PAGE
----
Latex is a protective natural rubber made from sap of the Brazilian rubber tree (Hevea brasilensis). It is a cloudy white liquid, similar in appearance to cows’ milk (milky fluid). A latex allergy is a reaction to a protein in this sap. Since 1990, latex allergies have become a serious health care problem. The prevalence of latex sensitization in the general population ranges between 5-10%.
Latex may produce different kinds of allergic conditions:

  • Allergic contact dermatitis: it is a kind of contact eczema commonly produced by rubber gloves, shoes, sports equipment and medical devices; it appears 1 or 2 days after contact with rubber. It is caused by other products added to the rubber rather than the latex itself. This is diagnosed by patch tests.
  • Immediate allergy: this kind of allergy is due to IgE antibodies against latex. It may induce contact urticaria (the most common early manifestation in latex-sensitive patients), rhinitis and asthma (produced by inhalation of latex allergen particles) or even anaphylaxis (symptoms include difficulty breathing, dizziness, wheezing, nausea, vomiting, rapid or weak pulse and/or loss of consciousness).

Diagnosis of immediate latex allergy is based on a history of exacerbation of cutaneous or systemic signs and symptoms after exposure to natural rubber products, with evidende of latex sensitization by skin prick test and measurement of latex-specific IgE antibodies in blood. Challenge studies by nasal and bronchial inhalation orthe “use test” (in which the fingers of rubber gloves are applied to the wet fingers of persons with suspected allergy) may be necessary.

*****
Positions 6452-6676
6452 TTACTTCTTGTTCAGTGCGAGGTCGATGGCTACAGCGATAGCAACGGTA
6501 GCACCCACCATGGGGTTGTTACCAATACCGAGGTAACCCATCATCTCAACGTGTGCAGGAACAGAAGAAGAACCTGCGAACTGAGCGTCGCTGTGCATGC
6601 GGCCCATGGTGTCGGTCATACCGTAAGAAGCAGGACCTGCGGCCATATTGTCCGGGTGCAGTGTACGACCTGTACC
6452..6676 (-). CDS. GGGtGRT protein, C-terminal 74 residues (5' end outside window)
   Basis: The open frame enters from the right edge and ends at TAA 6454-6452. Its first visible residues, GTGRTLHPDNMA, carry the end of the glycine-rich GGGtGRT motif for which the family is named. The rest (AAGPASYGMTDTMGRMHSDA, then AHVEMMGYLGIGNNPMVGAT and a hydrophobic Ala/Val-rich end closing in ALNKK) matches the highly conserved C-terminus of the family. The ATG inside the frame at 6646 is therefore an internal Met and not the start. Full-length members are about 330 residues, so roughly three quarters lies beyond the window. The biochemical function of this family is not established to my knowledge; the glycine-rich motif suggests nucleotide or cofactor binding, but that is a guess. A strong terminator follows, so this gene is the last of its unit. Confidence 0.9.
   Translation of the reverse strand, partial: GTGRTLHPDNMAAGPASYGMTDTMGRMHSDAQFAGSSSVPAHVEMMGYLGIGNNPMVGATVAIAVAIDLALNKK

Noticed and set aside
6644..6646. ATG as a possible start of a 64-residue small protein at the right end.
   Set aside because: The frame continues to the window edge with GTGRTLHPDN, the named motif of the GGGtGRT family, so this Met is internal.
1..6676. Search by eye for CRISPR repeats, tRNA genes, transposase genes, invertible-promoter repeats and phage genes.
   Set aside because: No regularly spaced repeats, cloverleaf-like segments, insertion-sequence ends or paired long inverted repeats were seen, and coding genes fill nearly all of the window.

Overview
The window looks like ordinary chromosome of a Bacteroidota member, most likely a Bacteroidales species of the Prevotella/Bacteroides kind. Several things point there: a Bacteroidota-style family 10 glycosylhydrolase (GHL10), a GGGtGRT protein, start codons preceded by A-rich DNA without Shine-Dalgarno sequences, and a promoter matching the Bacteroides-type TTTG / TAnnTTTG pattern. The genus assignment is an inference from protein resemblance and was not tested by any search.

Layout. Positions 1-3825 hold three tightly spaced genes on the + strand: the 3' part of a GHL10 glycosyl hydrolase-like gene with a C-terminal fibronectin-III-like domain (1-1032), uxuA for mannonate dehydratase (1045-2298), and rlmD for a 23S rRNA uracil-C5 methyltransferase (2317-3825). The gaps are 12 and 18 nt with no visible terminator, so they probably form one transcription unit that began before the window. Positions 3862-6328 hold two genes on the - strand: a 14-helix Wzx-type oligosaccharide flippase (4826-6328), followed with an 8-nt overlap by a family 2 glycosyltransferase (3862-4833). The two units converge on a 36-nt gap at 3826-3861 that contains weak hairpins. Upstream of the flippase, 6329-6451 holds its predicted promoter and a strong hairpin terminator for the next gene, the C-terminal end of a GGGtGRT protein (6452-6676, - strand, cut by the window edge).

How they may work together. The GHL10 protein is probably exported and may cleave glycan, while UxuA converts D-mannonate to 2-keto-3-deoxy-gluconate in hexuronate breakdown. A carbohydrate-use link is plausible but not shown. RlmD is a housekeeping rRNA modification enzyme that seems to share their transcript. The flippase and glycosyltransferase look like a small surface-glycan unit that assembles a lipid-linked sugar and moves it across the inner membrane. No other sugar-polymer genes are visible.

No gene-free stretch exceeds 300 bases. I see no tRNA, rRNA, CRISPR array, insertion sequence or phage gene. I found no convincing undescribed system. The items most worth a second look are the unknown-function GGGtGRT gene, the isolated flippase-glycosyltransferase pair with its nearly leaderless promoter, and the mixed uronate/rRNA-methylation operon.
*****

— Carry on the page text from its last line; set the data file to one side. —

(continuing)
Because some rubber proteins are similar to food proteins, some foods may also cause an allergic reaction in patients allergic to latex (latex-fruit syndrome). The most common foods are bananas, kiwi, avocados, papayas, chestnuts, potatoes and tomatoes. It is recommended that patients avoid only foods that have already given them an allergic reaction, but a careful assessment by a physician may be required.

People at greatest risk
People with spina bifida or multiple surgeries
Health care workers and housekeeping staff
Child care providers
Food service workers
Rubber industry workers
People with food allergies who may have cross reactions (as mentioned a above)

Management involves education concerning cross-reacting allergens and minimization of contact with rubber products. Hospitals and clinics establish protocols to minimize latex allergen exposures because latex avoidance reduces natural rubber latex aeroallergens and latex sensitization. The vinyl and nitrile gloves are suitable alternatives for people allergic to latex.
Subcutaneous and sublingual immunotherapy with natural rubber latex has also been effective in reducing symptoms in latex-allergic patients, but it is not currently available in all countries.

Products that may contain latex

Medical devices  Gloves, blood pressure cuffs, IV tubes, catheters, tourniquets, equipment for resuscitation
Dental items  Dams, orthodontic rubber bands
Clothing  Elastic waistbands in pants and underwear
Children’s items  Pacifiers, baby-bottle nipples, balloons, teething toys
Household items  Rugs, bathmats, rubber glovers
Personal care items  Diaphragms, condoms
Office and school supplies  Rubber bands, erasers, rubber cement, paint

 If you are allergic to latex:

  • Avoid contact with latex products
  • Ask your doctor if you should carry an emergency adrenaline kit.
  • Wear a personal ID bracelet, necklace or keychain with information about your allergy.
  • Before any dental or medical procedures, tell your doctor about your allergy.
  • If your child has a latex allergy, you should also tell school officials.